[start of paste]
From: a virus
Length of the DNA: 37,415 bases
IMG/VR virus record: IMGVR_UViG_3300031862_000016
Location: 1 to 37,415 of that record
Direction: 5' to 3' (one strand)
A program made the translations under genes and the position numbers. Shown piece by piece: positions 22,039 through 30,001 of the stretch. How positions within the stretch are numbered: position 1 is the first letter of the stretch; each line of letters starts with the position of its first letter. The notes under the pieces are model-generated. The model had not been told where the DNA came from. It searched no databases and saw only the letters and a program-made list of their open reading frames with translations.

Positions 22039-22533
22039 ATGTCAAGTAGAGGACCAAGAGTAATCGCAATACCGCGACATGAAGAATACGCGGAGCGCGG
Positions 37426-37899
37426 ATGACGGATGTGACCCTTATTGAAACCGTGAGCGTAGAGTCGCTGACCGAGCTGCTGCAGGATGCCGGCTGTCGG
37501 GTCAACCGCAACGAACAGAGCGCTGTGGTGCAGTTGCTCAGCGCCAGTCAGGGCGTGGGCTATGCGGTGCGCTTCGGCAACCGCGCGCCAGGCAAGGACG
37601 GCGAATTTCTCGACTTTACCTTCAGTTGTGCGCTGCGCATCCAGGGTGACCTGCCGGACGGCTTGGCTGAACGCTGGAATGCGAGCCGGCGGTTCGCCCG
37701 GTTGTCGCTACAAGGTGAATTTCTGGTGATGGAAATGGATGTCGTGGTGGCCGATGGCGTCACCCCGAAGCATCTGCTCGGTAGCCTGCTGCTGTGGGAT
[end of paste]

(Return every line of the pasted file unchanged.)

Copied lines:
From: a virus
Length of the DNA: 37,415 bases
IMG/VR virus record: IMGVR_UViG_3300031862_000016
Location: 1 to 37,415 of that record
Direction: 5' to 3' (one strand)
A program made the translations under genes and the position numbers. Shown piece by piece: positions 22,039 through 30,001 of the stretch. How positions within the stretch are numbered: position 1 is the first letter of the stretch; each line of letters starts with the position of its first letter. The notes under the pieces are model-generated. The model had not been told where the DNA came from. It searched no databases and saw only the letters and a program-made list of their open reading frames with translations.

Positions 22039-22533
22039 ATGTCAAGTAGAGGACCAAGAGTAATCGCAATACCGCGACATGAAGAATACGCGGAGCGCGG
Positions 37426-37899
37426 ATGACGGATGTGACCCTTATTGAAACCGTGAGCGTAGAGTCGCTGACCGAGCTGCTGCAGGATGCCGGCTGTCGG
37501 GTCAACCGCAACGAACAGAGCGCTGTGGTGCAGTTGCTCAGCGCCAGTCAGGGCGTGGGCTATGCGGTGCGCTTCGGCAACCGCGCGCCAGGCAAGGACG
37601 GCGAATTTCTCGACTTTACCTTCAGTTGTGCGCTGCGCATCCAGGGTGACCTGCCGGACGGCTTGGCTGAACGCTGGAATGCGAGCCGGCGGTTCGCCCG
37701 GTTGTCGCTACAAGGTGAATTTCTGGTGATGGAAATGGATGTCGTGGTGGCCGATGGCGTCACCCCGAAGCATCTGCTCGGTAGCCTGCTGCTGTGGGAT